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Tom Barrett: The American, 2  [Go to Part 1 ]

Not being able to go to college was a bitter disappointment to Tom Barrett -- so much so that he defaced the one award he'd earned in his young life, a medal for "Christian Doctrine."[1]

He was determined to be a success. His ambition was translated into business. Tom opened his first grocery store at 4841 Easton Ave, at the corner of Bayard (photo above). He was operating it in 1910, with his mother and siblings living upstairs with him. He was 28 years old.

He rushed his marriage with Kitty so that he could expand the business in time to compete with a new Kroger store that was opening in the vicinity. Tom bought a house on Lexington for his family, where he and Kitty lived briefly after their marriage. Then he and Kitty moved back above the store. The local Kroger competition didn't last and the hardworking couple were rewarded with their first daughter, Mary Margaret.

Tom Barrett's Draft Registration CardBy the time he was drafted for World War I in 1918, they had moved the store to another building on 5900 Cote Brilliante, at the corner of Hamilton, where they lived upstairs. As the sole support of his family, he didn't have to go to war. (Click on thumbnail to the right to see his draft registration.)

The twins, Bill and Bob, were born at the Cote Brilliante location in 1919.

In his spare time, he invented and patented a board game called "Skirmish."[2]

Tom's interest in community organizations and politics is unknown. But he wore a gold Knights of Columbus [6] ring (inscribed TPB, 1907), which had to be cut from his finger when he died. His membership got him life insurance.

We also know that in 1921 he was a member of the American Association for the Recognition of the Irish Republic [4], founded by de facto Irish president Eamon De Valera in 1920 to education Americans about the emerging Irish Republic.

By the time my mother Kathleen was born in 1925, they were living in a spacious apartment above their store on Rowan and Ridge. There was a second store along in there, at 4865/67 Easton Ave. [3]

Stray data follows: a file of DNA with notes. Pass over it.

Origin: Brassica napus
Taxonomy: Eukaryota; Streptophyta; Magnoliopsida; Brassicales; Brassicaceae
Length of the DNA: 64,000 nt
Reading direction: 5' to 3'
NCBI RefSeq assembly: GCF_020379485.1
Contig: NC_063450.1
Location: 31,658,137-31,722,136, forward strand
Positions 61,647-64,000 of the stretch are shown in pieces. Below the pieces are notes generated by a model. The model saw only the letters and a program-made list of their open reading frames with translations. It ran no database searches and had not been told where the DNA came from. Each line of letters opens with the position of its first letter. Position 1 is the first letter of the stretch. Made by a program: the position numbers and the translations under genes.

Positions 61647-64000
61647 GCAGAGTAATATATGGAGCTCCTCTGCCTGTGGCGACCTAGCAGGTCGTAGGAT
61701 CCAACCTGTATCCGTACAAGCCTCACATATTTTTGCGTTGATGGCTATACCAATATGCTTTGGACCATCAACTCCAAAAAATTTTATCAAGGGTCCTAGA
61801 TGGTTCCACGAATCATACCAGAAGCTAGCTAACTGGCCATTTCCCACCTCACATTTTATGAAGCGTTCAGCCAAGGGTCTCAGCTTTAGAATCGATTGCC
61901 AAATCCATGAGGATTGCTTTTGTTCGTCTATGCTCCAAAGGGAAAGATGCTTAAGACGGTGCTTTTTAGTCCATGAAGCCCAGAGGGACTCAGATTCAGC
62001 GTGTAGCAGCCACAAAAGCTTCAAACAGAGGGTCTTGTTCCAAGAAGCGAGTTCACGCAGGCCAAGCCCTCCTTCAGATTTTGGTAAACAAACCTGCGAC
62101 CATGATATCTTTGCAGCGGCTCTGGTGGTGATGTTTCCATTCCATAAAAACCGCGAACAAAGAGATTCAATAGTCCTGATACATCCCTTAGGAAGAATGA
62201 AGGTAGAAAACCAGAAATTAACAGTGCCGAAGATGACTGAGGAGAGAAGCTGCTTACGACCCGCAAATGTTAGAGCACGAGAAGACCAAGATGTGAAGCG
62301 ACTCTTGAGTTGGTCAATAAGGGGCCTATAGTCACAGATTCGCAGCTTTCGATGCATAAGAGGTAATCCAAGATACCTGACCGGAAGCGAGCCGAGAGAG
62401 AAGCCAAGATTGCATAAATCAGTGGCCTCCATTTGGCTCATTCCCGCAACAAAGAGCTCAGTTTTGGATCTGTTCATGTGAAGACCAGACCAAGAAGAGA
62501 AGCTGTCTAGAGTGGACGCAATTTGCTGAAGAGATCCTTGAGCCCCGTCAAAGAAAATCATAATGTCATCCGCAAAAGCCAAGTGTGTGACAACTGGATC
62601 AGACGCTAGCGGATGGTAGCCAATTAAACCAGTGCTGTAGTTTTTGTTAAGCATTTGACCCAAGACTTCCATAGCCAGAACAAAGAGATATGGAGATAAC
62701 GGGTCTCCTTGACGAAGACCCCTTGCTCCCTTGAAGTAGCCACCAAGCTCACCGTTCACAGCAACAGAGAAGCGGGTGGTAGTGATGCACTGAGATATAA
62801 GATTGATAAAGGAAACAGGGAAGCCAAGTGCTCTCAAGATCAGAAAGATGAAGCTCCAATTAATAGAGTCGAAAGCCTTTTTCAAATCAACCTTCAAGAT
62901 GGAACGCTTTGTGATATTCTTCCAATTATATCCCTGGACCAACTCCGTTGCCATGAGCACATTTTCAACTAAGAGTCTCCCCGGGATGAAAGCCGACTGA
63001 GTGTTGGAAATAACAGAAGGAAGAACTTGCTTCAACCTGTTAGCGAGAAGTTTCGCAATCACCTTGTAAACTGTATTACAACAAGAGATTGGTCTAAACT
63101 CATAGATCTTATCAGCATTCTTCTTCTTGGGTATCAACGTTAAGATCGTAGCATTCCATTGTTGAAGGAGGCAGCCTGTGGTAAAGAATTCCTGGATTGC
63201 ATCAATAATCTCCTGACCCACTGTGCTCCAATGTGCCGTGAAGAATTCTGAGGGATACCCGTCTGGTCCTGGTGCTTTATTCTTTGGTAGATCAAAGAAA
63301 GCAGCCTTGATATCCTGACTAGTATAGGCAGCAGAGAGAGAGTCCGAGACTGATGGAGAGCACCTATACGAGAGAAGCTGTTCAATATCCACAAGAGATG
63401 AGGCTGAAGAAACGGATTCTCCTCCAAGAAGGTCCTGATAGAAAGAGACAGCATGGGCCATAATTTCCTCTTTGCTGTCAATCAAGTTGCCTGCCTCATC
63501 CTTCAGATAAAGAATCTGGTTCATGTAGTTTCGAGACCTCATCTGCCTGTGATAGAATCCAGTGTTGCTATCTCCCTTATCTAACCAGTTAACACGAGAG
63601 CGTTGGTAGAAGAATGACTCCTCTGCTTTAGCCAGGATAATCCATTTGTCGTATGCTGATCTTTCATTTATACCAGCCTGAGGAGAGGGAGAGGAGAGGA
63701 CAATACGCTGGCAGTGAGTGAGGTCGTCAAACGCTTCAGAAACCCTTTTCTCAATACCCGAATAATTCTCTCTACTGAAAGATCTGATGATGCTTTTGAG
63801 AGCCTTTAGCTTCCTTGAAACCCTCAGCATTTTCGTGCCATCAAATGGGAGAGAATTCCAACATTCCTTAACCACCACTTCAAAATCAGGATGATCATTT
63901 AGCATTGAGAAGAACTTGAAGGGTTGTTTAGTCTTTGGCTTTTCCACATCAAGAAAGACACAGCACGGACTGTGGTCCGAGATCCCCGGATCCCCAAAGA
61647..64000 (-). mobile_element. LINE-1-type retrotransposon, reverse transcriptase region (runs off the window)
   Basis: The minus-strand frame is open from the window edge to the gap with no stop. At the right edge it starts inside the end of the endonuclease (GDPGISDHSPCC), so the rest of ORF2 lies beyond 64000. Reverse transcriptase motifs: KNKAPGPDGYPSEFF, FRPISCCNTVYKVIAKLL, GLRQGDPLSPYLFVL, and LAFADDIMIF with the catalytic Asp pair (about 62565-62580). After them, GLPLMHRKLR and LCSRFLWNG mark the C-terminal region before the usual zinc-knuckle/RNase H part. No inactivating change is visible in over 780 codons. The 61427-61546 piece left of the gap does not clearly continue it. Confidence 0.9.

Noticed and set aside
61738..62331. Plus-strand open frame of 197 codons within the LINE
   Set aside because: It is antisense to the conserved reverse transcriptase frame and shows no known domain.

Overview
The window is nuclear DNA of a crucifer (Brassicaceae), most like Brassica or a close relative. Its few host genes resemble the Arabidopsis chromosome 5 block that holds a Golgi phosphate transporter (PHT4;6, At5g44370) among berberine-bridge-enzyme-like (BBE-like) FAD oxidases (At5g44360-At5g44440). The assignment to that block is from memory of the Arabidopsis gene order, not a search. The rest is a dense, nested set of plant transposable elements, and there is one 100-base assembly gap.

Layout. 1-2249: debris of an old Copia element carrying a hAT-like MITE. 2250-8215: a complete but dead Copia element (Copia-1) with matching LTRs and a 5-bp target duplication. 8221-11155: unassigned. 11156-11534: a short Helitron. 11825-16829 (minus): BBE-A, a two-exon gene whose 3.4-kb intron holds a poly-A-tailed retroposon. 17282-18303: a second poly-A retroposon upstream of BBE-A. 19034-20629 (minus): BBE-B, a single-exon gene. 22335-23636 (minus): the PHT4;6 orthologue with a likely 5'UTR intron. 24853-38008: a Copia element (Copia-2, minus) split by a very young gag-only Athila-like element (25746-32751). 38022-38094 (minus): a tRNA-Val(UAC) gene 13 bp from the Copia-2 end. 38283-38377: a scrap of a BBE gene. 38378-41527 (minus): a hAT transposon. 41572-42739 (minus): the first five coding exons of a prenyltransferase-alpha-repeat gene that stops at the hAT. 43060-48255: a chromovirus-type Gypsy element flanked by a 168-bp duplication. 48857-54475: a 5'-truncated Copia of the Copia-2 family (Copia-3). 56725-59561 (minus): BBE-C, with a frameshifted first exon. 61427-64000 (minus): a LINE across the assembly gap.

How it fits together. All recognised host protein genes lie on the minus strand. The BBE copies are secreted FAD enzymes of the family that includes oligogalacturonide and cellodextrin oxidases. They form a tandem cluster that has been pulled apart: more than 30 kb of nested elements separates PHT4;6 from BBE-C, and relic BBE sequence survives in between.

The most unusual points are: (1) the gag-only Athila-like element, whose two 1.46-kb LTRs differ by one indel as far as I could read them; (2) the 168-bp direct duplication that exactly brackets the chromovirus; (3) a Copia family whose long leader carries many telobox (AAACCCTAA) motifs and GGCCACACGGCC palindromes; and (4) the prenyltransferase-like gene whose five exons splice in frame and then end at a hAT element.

He died in 1926, after gall bladder surgery. His mistake was to trust a physician who had operated on his son Bill for pneumonia and left him with a chronically draining wound. Tom succumbed to acute peritonitis. [5]

Tom's reputation survives as disciplined man. It's hard not to contrast his drive with the dissolution of his in-laws. It was during the time of Kitty's marriage to Tom (1912-1926) that her family officially fell apart. Five of her six motherless siblings died tragically young and the sixth was moved permanently from a girl's workhouse to an institution for the mentally disabled. And her father died from a terrible brain syndrome.

The question has been raised why Kitty didn't take in her luckless siblings. In 1912, Moses was just 16. Ethel (14) and Loretta (13) were living at an "industrial school" -- essentially an orphanage. It was a dilemma that must face every child of poverty who finds herself making good. How much do I take on all my family's burdens? How important is it for me to escape the undertow and make my own life?

This is why I think of Tom Barrett as the "modern American." Having given up his own ambitions to support his mother and sisters as a boy, he was determined to have his own life, his own little children to love. He pulled Kitty along and taught her how to be a tough business woman. When he died suddenly in 1926, she was fully capable of carrying on.

Barrett's Groceries &  Meats

Photo above: Barrett's delivery wagon.

8.18.05 (last updated: 4.11.08 )

Thomas Patrick Barrett

[1] He scratched it through, but didn't throw it away. When he got married to Kitty, she had it refinished for him. The gesture thrilled him, since he was very proud of it and it was Kitty, not his own family who saw the value in it.

[2] Skirmish. U.S. patent #1,408,065 (filed 6 Nov 1920; granted 28 Feb 1922) is a board game similar to checkers.

[3] Addendum from Kathleen Price, 8.19.05:

Well, I got out the old 1940 City Directory.  He evidently moved from the 4841 Easton & Bayard address and bought the stores at 4865 and 4867 Easton. I recognized the name of the liquor store at 4865 Easton: LePage Edw. Liquor and Tohtz Butcher Supply at 4867 Easton.  These stores were across the street from the home of Gene and Ann McKenna where we visited often.  Ann's mother lived with them and her name was Fahey who was some relative of my father.  Too bad we didn't ask more questions then... While looking up the Barretts, I found that Uncle Francis had a confectionery at 5310 St. Louis Ave and lived at 2519 Semple Avenue.

[4] From the inscription on a group photo taken at an AARIR event in St Louis.

[5] from Death Certificate

[6] Knights of Columbus was founded in 1882 as a mutual benefit society (esp. life insurance and health insurance) for Catholics, who were barred from other organizations (e.g., Freemasons). It was also founded in order to show that American-Catholics were patriotic and loyal citizens of the United States. The first council in Missouri was the St Louis Council #453, est. 8 Aug 1899.